China’s economy was losing momentum in the first quarter, even before the full impact of Russia’s invasion of Ukraine on commodity prices and global supply chains was felt.
The country’s central bank warned about the “triple pressures from shrinking demand, supply shocks and weakening expectations” in its quarterly review of monetary policy published on March 30.
Policymakers blamed the increasingly severe and uncertain environment on the continuing epidemic overseas, escalating geopolitical conflicts, and the increasing frequency of domestic coronavirus outbreaks.
In the first quarter, the bank’s regular survey of 5,000 enterprises nationwide found both domestic and export orders shrinking at the fastest rates since epidemic’s first wave two years ago and before that early 2016.
The domestic orders index fell to 41.4, while export orders fell to 40.9, both well below the 50-point threshold that divides expanding activity from a contraction. (https://tmsnrt.rs/3qMOs6D)
In response, the central bank has pledged to boost confidence, provide stronger support to the real economy and stabilize major economic aggregates, underscoring the depth of the slowdown.
But China’s business cycle downturn has taken a little of the heat out of commodity markets being severely disrupted by the conflict in Ukraine.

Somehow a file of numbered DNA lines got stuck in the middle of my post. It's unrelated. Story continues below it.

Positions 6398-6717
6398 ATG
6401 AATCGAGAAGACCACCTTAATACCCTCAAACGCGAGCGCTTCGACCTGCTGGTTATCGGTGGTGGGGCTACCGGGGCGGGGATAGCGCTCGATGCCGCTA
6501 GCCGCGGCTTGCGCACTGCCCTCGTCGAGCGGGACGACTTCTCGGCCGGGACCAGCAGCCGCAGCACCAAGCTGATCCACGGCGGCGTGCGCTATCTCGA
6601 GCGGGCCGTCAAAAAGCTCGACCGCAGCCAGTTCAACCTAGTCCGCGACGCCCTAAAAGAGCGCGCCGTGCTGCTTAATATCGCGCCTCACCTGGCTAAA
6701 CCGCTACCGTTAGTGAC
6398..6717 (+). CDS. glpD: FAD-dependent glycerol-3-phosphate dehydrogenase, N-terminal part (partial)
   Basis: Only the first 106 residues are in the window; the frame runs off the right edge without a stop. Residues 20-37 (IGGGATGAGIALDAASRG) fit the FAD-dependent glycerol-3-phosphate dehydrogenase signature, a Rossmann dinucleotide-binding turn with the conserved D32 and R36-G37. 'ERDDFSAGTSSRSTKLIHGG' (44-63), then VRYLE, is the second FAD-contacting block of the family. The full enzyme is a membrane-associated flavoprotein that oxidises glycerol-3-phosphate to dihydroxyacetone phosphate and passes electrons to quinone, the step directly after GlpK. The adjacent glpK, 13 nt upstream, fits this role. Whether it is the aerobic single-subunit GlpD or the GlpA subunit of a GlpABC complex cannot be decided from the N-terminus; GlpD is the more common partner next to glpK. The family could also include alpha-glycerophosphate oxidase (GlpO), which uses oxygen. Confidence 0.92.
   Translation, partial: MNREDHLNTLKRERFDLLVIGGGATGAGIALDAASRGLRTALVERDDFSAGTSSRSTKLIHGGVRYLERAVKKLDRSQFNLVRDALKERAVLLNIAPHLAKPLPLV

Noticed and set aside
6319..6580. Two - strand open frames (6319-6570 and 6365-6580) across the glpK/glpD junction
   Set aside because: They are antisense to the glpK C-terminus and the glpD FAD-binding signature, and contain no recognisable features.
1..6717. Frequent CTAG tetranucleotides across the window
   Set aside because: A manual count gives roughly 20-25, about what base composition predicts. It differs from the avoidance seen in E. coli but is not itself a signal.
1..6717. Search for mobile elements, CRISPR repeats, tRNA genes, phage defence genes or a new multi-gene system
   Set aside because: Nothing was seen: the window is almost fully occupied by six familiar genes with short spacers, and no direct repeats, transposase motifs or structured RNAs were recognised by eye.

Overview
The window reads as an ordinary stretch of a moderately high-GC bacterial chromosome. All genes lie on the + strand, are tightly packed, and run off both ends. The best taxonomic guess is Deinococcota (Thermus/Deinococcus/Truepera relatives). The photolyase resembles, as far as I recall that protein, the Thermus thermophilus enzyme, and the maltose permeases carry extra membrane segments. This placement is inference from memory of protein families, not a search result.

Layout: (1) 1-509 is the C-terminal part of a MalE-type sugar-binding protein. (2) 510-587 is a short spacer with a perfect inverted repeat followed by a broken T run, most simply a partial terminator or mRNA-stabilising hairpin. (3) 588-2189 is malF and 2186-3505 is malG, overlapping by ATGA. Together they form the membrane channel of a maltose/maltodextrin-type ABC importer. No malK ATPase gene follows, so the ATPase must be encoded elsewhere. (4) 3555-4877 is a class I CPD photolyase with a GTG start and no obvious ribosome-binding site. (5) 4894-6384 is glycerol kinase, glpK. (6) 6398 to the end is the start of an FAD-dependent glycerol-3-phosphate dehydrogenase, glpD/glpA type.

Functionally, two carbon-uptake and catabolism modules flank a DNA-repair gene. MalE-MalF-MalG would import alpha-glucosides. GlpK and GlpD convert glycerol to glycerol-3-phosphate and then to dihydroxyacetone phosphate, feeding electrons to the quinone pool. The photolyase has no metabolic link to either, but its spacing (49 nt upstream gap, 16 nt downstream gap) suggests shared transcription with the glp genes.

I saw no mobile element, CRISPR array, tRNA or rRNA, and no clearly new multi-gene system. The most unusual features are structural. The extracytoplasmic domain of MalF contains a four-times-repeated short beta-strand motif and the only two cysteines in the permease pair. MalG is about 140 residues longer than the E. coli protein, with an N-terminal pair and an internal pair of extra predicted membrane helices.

If China’s manufacturers and service-sector businesses were not struggling, it is likely oil and other commodity prices would have soared very much higher already.
Escalating prices for raw materials, supply chain problems caused by Russia’s invasion and the sanctions imposed in response, and heightened business and household uncertainty now threaten to make the downturn worse.
For commodity markets, the critical question is whether the slowdown will be prolonged and sap consumption growth through the rest of the year, injecting some slack into the system.
Or whether a fresh cyclical upturn in the world’s largest commodity importer will tighten markets even further later in 2022 and into 2023, intensifying inflationary pressures.
(John Kemp is a Reuters market analyst. The views expressed are his own.)
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